• German Grand Prix - The Final Stint

Wunderbar Vettel

Laurence Edmondson and Chris Medland
July 7, 2013

A round-up of the good, the bad and the downright ugly from the 2013 German Grand Prix

Sebastian Vettel finally won his home grand prix © Associated Press
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Seb breaks his duck
Sebastian Vettel's victory on Sunday put an end to one of the media's favourite stats. Over the last two summers journalists have taken a certain amount of joy in pointing out to the three-time world champion that he has never won in July or at his home race. Now they will have to go through his career statistics to find another weak point to bother him with, but they are quickly running out of material. The victory clearly meant a lot to Vettel and the fact he was made to work for it only heightened the excitement in his voice on the team radio after the race. At 26 years of age (he celebrated his birthday on Wednesday) he has won 30 races and three world championships. To put that in perspective, Michael Schumacher, who won 91 races during his career, had won just 10 races at the same age. By the end of his career it may be easier to list the records Vettel doesn't hold rather than the ones he does, but failing to win in July or on home soil won't be among them.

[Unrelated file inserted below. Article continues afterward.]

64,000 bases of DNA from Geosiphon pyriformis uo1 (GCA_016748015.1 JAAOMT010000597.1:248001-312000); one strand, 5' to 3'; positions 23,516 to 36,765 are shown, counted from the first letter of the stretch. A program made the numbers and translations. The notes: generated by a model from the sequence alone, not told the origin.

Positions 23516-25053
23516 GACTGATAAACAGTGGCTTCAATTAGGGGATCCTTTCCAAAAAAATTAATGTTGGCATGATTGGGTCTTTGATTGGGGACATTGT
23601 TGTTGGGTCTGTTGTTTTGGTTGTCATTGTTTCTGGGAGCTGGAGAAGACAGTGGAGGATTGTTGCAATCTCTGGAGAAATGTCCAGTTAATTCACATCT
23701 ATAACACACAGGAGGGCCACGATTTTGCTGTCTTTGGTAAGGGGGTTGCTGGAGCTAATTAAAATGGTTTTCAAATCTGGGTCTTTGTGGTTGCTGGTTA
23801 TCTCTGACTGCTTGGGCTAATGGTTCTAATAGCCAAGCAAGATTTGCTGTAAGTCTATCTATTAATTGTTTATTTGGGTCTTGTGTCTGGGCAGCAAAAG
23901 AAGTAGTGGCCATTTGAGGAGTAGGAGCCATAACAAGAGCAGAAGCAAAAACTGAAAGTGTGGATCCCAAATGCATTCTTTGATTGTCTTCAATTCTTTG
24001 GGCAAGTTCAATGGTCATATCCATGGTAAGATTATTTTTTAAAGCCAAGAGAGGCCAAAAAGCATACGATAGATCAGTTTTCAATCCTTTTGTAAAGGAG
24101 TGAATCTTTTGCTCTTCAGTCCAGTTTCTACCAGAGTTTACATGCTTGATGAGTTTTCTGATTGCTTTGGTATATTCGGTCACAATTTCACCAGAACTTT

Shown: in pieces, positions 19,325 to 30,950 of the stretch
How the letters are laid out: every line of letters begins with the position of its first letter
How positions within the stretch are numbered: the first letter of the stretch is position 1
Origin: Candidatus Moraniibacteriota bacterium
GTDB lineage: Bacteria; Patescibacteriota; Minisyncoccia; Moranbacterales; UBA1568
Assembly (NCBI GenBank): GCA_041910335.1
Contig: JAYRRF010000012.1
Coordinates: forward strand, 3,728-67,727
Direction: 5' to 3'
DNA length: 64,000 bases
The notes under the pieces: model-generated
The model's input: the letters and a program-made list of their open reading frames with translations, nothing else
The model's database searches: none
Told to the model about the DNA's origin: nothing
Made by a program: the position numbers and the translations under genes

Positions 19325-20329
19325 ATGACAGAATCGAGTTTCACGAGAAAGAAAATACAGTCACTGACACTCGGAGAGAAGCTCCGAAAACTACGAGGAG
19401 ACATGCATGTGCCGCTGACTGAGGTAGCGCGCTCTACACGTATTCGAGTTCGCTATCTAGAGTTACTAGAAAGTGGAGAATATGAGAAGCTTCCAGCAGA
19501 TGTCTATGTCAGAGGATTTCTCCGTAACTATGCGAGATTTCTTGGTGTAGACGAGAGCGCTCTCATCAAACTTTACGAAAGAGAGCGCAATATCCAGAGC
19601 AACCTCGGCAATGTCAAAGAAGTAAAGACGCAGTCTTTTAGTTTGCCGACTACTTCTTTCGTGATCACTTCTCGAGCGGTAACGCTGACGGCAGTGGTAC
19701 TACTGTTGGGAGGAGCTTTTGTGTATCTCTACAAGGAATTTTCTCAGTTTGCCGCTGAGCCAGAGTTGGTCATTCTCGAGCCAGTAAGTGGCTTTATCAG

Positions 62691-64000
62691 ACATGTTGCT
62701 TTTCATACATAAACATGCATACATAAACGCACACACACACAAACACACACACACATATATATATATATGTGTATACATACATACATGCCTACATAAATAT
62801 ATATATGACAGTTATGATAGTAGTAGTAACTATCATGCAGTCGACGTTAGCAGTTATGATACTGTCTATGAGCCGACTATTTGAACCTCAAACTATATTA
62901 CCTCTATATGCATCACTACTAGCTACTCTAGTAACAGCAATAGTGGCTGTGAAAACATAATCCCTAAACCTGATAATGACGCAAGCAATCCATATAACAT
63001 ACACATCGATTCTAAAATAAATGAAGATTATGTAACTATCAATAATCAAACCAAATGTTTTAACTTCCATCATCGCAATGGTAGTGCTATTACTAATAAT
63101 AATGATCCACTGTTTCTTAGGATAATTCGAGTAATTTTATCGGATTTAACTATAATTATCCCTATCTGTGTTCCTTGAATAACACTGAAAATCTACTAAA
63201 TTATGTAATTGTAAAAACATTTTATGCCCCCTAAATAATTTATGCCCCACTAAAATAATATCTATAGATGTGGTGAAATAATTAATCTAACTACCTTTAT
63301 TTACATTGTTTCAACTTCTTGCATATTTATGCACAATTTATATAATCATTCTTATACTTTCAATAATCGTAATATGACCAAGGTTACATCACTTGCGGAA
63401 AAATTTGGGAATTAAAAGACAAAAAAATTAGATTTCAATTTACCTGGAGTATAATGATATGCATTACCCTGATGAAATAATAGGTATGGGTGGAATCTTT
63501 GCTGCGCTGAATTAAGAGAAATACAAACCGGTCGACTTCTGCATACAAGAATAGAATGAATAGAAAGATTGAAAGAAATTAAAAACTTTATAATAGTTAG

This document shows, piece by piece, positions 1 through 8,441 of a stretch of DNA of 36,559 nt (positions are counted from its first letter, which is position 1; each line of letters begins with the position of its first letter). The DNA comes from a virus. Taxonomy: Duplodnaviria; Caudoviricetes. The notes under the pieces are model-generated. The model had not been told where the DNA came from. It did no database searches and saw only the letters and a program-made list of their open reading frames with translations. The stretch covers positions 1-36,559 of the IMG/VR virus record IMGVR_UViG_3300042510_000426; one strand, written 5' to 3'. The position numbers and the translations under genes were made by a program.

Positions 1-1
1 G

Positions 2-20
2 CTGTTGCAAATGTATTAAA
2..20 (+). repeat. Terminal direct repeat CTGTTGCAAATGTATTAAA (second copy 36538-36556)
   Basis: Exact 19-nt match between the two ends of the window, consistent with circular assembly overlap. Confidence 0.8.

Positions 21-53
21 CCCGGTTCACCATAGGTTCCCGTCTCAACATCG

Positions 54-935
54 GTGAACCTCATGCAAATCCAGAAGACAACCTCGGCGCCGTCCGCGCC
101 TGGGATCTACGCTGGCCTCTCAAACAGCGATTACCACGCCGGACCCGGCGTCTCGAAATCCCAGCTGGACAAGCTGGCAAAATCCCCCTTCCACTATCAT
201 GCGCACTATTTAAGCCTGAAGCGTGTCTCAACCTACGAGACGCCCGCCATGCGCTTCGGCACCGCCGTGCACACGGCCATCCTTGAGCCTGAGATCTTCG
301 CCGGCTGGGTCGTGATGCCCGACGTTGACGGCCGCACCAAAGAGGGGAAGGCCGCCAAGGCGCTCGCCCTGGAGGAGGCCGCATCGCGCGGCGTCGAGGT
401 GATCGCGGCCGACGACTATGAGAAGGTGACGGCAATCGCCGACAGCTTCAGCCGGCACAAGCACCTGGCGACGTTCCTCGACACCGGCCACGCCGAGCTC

The perfect weekend for Pirelli
While the British Grand Prix was a disaster from Pirelli's point of view, the German Grand Prix was quite the opposite. The tyre company pulled off an impressive recovery by delivering a complete race allocation of revised tyres to the Nurburgring within two days, and, while it had to be very careful with how it advised the team to run the tyres this weekend, Pirelli delivered an exciting grand prix. Strategies were mixed throughout the field, with different teams opting to start on different compounds and it was only in the final 10 laps of the race that a four-way fight for victory emerged. Ultimately Vettel held on to the lead to take victory, but even the soft tyres held up better than expected and allowed some very aggressive final stints. Paul Hembery admitted he was relieved that the tyres were being talked about for the right reasons, and Pirelli deserves credit for helping facilitate an exciting, close race.

The Story of the Weekend

© Associated Press
  • Shock: Romain Grosjean - Consistently quick, before the safety car he was emerging as favourite for victory
  • Shocker: Felipe Massa - Running sixth an early spin put him out of the race and cost Ferrari vital points
  • Best overtake: Sergio Perez - Pulled a strong move around the outside of Pastor Maldonado at Turns 1 and 2, firm but fair between both
  • Best lap: Romain Grosjean - Once he was given clear air at the end of his first stint he absolutely flew and over laps 10, 11, 12 and 13 he managed to leap frog his team-mate and Hamilton using some rather second-hand softs Fernando Alonso - At the end of lap 48 he passed Ricciardo and then Sutil within a lap
  • Worst lap: Jules Bianchi - His engine blew on lap 24, but he jumped out so quickly the car rolled downhill across the track to bring out the safety car
  • Drive of the day: Sebastian Vettel - On a day when the Lotuses were quicker he still got the job done thanks to a great start, quick laps when it mattered and an impressive ability to soak up pressure

Mercedes' struggles return